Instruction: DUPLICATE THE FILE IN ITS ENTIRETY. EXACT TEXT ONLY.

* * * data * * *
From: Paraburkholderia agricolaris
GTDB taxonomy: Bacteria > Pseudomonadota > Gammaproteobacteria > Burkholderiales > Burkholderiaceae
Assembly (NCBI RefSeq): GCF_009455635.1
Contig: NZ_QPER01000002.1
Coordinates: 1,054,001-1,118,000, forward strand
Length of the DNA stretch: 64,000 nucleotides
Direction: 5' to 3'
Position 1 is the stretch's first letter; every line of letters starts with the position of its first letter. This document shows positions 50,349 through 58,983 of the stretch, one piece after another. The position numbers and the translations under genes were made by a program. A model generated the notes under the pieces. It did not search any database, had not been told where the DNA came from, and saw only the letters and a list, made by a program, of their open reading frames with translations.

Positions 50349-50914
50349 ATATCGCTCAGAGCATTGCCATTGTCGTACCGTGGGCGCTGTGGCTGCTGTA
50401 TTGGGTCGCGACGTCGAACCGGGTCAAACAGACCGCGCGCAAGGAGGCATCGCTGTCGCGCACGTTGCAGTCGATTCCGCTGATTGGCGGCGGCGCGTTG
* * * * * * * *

From: Paraburkholderia agricolaris
GTDB taxonomy: Bacteria > Pseudomonadota > Gammaproteobacteria > Burkholderiales > Burkholderiaceae
Assembly (NCBI RefSeq): GCF_009455635.1
Contig: NZ_QPER01000002.1
Coordinates: 1,054,001-1,118,000, forward strand
Length of the DNA stretch: 64,000 nucleotides
Direction: 5' to 3'
Position 1 is the stretch's first letter; every line of letters starts with the position of its first letter. This document shows positions 50,349 through 58,983 of the stretch, one piece after another. The position numbers and the translations under genes were made by a program. A model generated the notes under the pieces. It did not search any database, had not been told where the DNA came from, and saw only the letters and a list, made by a program, of their open reading frames with translations.

Positions 50349-50914
50349 ATATCGCTCAGAGCATTGCCATTGTCGTACCGTGGGCGCTGTGGCTGCTGTA
50401 TTGGGTCGCGACGTCGAACCGGGTCAAACAGACCGCGCGCAAGGAGGCATCGCTGTCGCGCACGTTGCAGTCGATTCCGCTGATTGGCGGCGGCGCGTTG